With tax day behind us, May tends to be a quiet month on the financial front. While your accountant enjoys a well-deserved vacation, you can turn your attention to other important financial tasks.

Here's what you should have on your financial to-do list this month:

1. Spend Wisely on Graduation and Wedding Gifts

Important life milestones are almost always celebrated with a gift, and this time of year can be expensive, as graduation and wedding seasons coincide. But spending without first considering what you can afford can lead to outsized generosity—and an unexpected dent in your monthly budget.

There is no one-size-fits-all rule when it comes to gift giving, but a recent survey by the Consumer Reports National Research Center found that Americans spend a median of $69 on a wedding gift. Higher earners spend more: Those with incomes of $80,000 or more spent an average of $96, while those who earn less than $50,000 spent an average of $53. Graduation gift spending is highest among those ages 45 to 54, who spent an average of $120 on gifts for two graduates, according to the National Retail Federation.

Before heading to the store (or the ATM for cash gifts), take a realistic look at your budget. If you only have $40 to spend, then cap it there. It’s possible to find a gift that is both heartfelt and affordable.

2. Watch Out for Tax Refund Scams

Tax scams are a serious problem, accounting for as much as 30 percent of all fraud complaints received by the Better Business Bureau Scam Tracker tool. Although tax scams are an issue year round, you’re especially vulnerable when you are expecting your tax refund. If you waited until tax day to file your return, you should receive your refund in May.

Stay alert for suspicious requests, such as the need to give your Social Security number over the phone or download special software to your computer. If you get a call demanding money for an unpaid tax bill and threatening arrest if you don’t pay, it is likely a scam. Hang up, even if you do owe the IRS money. Follow up by calling the IRS tax help line for individuals at 800-829-1040. Contact the Treasury Inspector General for Tax Administration to report a potential scam, and forward any suspicious emails to phishing@irs.gov.

3. Review Recurring Charges

Small charges can slip through unnoticed, especially if it’s a recurring fee for a service you keep meaning to cancel. But those small fees add up quickly. San Francisco-based Truebill has found that, on average, people spend $512 every year on unwanted subscriptions.

Take a look at your most recent credit card statement and highlight any charges you could eliminate, like the gym you never visit or the beauty delivery box you no longer get excited about. Contact the companies to cancel your subscription—and try your luck at requesting a refund for previous charges as well.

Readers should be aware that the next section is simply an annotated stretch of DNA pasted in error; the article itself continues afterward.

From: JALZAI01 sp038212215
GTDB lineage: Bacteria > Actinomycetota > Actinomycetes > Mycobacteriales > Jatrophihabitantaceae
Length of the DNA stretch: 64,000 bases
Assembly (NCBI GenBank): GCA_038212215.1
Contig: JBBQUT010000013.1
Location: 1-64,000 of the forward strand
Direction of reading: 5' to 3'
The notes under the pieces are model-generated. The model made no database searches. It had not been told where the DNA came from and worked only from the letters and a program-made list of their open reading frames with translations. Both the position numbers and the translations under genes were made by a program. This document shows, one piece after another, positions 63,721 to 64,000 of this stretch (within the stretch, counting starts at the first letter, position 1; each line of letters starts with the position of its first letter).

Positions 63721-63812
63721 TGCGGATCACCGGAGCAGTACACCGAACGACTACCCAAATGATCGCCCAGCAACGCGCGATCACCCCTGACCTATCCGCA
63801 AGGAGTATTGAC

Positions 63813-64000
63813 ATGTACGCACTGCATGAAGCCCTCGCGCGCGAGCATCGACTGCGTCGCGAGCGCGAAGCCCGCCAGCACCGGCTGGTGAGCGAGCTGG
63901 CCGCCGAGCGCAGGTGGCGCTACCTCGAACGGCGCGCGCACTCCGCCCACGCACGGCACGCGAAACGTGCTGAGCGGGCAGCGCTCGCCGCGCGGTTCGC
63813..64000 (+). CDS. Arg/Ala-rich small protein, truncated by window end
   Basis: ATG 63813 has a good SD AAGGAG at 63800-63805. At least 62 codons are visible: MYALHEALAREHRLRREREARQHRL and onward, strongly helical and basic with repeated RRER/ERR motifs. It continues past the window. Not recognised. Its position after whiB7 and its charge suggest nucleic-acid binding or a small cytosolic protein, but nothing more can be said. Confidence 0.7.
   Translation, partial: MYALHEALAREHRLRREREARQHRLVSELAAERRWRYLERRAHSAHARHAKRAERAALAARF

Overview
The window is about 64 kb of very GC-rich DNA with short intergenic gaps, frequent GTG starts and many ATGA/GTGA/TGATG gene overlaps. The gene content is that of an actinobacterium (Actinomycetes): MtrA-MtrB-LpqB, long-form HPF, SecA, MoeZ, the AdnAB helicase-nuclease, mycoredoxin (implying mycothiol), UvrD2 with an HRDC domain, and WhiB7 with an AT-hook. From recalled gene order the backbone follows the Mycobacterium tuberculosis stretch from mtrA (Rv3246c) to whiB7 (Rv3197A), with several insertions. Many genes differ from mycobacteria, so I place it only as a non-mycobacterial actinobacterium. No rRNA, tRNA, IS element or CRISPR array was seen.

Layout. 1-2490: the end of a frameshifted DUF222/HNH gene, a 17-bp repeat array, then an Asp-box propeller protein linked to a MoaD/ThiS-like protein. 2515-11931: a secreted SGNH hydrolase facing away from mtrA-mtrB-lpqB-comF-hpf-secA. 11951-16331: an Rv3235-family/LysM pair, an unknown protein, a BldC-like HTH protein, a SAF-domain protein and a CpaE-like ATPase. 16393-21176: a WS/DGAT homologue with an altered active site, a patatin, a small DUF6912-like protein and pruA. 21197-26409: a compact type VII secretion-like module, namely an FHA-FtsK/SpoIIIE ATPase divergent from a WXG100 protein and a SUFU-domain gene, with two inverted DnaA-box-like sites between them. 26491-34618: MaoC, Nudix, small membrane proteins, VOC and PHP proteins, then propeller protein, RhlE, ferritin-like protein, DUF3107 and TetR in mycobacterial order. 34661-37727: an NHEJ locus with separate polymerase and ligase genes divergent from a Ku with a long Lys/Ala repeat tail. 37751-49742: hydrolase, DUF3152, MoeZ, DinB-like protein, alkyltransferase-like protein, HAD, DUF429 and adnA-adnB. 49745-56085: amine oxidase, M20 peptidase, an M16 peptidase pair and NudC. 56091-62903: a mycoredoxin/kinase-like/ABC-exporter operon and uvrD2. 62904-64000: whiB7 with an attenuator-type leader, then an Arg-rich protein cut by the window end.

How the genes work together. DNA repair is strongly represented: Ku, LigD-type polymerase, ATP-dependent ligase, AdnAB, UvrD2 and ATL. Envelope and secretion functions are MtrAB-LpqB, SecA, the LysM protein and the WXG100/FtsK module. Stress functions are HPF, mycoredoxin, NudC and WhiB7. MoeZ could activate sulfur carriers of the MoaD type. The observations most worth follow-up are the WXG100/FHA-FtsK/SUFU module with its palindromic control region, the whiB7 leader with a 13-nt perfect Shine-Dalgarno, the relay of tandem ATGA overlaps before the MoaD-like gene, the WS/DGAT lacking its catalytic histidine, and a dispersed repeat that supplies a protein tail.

Technology can help streamline this process with free apps like Truebill and Trim. If you’re willing to connect your bank accounts in exchange for the service, you’ll be able to automatically cancel subscriptions and receive refunds where possible.

4. Rebalance Your Retirement Accounts

If it’s been awhile since you last checked your 401(k) statement, you might be surprised by what you find. The stock market has posted double-digit gains over the past few months, resulting in higher account balances all around.

Anytime the market makes big moves, your investments are likely to get out of balance. If you have an investment mix of 70 percent US stocks and 30 percent international stocks, and the US stock market sees a big uptick, you are likely to end up with a new proportion, such as 85 and 15 percent respectively. When that happens, you need to sell some investments and buy others to bring your allocation back to your original mix. Same goes for your proportion of stocks and bonds as well.

When in doubt, ask a financial advisor for help or invest in a target-date mutual fund instead. Target-date mutual funds are widely available and take the guesswork out of rebalancing your portfolio by doing it for you. To choose the right option, project the timeline for your personal goals. If you plan to retire in 25 years, for example, select a target-date mutual fund that focuses on the year 2040 or 2045. This ensures you maintain the right balance of investments based on your expected retirement age. Many investment firms offer target date funds, so make sure to choose a low-fee fund from a well-respected company like Vanguard. 

5. Budget for Home Improvement Projects

May is a great time to find deep discounts on materials for the home improvement projects you plan to tackle this summer. Whether you want to invest in a power washer, install a new deck, or update the siding on your home, you’ll save money if you make those purchases now, rather than in the middle of the summer.

Certain projects, like replacing your deck or repairing your roof, are big undertakings that may require hiring labor as well. Saving money on the materials can go a long way toward stretching your budget. Even if you aren’t quite ready to get to work, you can still measure how much roofing or decking you’ll need, so you can take advantage of the great sales this month, especially around Memorial Day.